Contract research organisations (CROs) are becoming increasingly important in the pharmaceutical industry. These organisations provide research and development services, enabling medicine companies to bring their products to market faster and more efficiently.
But when is it necessary to work with a CRO? What are the benefits of doing so? In this blog post, we’ll look at when it’s required to work with a CRO and examine some of the advantages of working with them.
From helping you get FDA approval for your medicine faster to saving you time and money in the long run, plenty of benefits come with working with a contract research organization.
What is CRO?
Contract research organisations provide various services to pharmaceutical and biotechnology companies, including clinical trial management, data management, and biostatistical analysis. CROs (contract research organisations) can also provide regulatory affairs support, help with patient recruitment, and market research. In addition, CROs often have access to specialized laboratory facilities and equipment that can be used for medicine development and testing.
When should you work with a CRO?
There are many instances where working with a CRO can be beneficial. If you are a small company without an in-house research team, partnering with a CRO can give you access to the resources and expertise you need to get your product to market quickly and safely.
Likewise, if you are developing a new product or therapy that requires specialized knowledge or equipment, working with a CRO can help ensure that your product meets all regulatory requirements.
In general, it is often most efficient and cost-effective to work with a CRO when:
- You lack the internal resources (e.g., personnel, expertise, or equipment) needed to complete the project.
- The project is complex and/or time-sensitive.
- You need access to specialised knowledge or equipment.
Where is CRO used?
The clinical trial’s lifecycle is planned, coordinated, carried out, and managed by the CRO safely and efficiently. In addition to acting as the principal point of contact between the sponsor and other stakeholders throughout the trial, the CRO interacts with vendors, medical specialists, research coordinators, regulatory staff, ethics and compliance committees, and vendors.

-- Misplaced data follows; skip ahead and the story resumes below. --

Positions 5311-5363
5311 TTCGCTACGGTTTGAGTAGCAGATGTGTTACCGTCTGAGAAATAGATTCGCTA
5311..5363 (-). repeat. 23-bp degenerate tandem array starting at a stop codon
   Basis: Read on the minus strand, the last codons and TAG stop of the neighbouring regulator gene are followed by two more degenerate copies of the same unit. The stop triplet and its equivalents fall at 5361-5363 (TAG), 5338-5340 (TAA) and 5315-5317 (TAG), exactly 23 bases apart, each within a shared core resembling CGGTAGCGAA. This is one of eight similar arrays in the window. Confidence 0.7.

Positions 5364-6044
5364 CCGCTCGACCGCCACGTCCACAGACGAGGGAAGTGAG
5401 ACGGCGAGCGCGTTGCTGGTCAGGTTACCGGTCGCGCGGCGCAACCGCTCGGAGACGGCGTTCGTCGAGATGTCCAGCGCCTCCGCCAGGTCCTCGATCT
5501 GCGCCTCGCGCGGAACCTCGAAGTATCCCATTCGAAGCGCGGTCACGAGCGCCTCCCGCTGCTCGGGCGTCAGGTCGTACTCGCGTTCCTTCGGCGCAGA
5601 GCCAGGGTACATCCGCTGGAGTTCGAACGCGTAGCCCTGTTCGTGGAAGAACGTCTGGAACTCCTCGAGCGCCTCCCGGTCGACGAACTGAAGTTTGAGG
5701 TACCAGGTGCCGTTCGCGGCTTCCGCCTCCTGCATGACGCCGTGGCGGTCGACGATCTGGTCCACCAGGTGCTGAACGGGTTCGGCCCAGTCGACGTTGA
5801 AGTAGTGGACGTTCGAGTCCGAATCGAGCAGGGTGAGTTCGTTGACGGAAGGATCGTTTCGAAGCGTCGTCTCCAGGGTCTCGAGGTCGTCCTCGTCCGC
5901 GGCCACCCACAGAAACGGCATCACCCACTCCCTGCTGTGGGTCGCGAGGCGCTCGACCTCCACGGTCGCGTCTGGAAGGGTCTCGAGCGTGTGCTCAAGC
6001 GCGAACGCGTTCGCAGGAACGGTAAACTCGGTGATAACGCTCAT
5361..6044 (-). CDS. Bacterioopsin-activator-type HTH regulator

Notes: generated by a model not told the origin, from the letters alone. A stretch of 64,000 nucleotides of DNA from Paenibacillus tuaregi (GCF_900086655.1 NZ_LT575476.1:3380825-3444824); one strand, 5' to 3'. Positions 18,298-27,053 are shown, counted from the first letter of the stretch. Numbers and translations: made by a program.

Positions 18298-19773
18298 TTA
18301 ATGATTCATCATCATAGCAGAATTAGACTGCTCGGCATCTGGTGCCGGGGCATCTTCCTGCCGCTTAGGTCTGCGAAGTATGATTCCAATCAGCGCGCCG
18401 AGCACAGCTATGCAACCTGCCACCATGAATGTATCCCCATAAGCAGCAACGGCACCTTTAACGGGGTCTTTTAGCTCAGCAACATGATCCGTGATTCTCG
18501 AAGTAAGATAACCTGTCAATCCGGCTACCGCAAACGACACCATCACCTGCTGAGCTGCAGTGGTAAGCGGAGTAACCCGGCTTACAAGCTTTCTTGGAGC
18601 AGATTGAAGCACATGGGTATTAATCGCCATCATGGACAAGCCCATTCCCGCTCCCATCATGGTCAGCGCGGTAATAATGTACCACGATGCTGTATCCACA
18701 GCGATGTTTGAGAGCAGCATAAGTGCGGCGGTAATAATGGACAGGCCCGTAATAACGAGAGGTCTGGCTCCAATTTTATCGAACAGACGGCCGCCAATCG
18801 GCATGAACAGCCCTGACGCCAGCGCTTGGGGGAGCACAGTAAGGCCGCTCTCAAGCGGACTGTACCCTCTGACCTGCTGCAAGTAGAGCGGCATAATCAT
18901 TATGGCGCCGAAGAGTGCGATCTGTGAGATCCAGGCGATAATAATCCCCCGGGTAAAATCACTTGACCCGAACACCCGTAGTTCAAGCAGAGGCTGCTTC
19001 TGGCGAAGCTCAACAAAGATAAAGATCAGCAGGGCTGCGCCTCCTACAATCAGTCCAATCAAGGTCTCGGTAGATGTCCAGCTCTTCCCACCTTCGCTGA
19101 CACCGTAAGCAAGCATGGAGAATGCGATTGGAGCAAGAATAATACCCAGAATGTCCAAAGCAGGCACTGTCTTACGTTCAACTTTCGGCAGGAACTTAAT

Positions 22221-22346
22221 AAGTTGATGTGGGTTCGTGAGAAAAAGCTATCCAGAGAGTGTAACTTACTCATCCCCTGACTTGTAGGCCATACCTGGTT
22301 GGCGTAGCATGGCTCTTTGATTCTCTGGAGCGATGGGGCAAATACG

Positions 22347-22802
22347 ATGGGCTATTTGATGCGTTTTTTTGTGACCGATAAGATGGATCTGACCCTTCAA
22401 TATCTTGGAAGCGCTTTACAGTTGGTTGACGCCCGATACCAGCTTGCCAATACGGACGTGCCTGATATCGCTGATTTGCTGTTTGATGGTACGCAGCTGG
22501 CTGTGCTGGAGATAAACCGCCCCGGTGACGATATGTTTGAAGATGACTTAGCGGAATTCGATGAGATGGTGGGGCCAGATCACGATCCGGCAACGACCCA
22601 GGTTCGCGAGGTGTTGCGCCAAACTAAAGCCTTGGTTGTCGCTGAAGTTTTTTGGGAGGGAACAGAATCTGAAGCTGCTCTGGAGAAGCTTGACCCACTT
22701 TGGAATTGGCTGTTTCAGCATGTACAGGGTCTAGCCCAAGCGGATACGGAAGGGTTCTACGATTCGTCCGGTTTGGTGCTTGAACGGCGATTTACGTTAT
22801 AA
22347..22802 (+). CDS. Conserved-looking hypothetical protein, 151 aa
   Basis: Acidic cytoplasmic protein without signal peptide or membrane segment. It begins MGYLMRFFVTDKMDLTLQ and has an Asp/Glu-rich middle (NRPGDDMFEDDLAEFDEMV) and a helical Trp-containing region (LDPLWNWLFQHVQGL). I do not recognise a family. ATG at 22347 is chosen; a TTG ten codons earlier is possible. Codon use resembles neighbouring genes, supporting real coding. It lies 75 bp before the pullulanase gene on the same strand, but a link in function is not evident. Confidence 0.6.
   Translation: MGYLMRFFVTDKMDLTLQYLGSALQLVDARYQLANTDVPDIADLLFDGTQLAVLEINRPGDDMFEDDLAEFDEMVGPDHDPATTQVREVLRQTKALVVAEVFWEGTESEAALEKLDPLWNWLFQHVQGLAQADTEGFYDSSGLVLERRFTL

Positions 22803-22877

Clinical trial management includes the following components:
- The first step in clinical trial management services is to assist the sponsor with clinical study design. This might entail creating the entire protocol from scratch or reviewing and offering feedback on the sponsor’s draught protocol.
- Another service provided by clinical trial management companies is site viability. The CRO’s responsibility is to find clinical research sites that will participate in the trial. Depending on the trial period, this service might take a while.
Finding websites with relevant experience and getting in touch with them to find out about their interest in and access to resources requires a lot of tracking and follow-up.
- One of the primary services provided by a CRO is project management. By assessing project metrics and timelines, putting corrective measures in place, keeping an eye on study budgets, managing third-party vendors, and developing an all-around trustworthy relationship with the sponsor, the project management service ensures that the project is carried out as intended.
- Monitoring services are heavily utilized during clinical trials. The sites’ main points of contact are the CRAs (clinical research associates) or trial monitors.
CRAs frequently communicate with the sites to review project timelines and expectations, discuss study updates, AEs/SAEs (adverse events/serious adverse events), assist with study supply needs, and provide general support. This is done to ensure that the sites believe their involvement is significant.
To make sure the protocol is followed and to look for data errors, the CRAs visit the sites.
- A CRO may be hired to offer medical monitoring services. Medical monitoring services ensure patient safety during clinical trials. In addition to reviewing adverse events, concurrent medications, and safety data, medical monitoring services offer 24/7 availability to project teams and sites for safety-related questions.
- The data, analysis, and reports from the clinical study are delivered to the sponsor by biometrics services. Among the services provided is the creation of the data collection forms, software programming to guarantee accurate data entry into the system, statistical programming and analysis, and writing of the sponsor’s final clinical study report.
When working with a CRO, it is essential to understand when and why you may need to seek out their services. Each situation will be different, but some of the most common scenarios include medicine development processes, clinical trials, or medical device approvals.
With the right set of skills and resources, a CRO can provide invaluable assistance in navigating these complex processes. Choosing when and how to work with a CRO depends on your individual needs and goals.
Alicia Saxon did her degree in psychology at the University of Hertfordshire. She is interested in mental health, wellness, and lifestyle.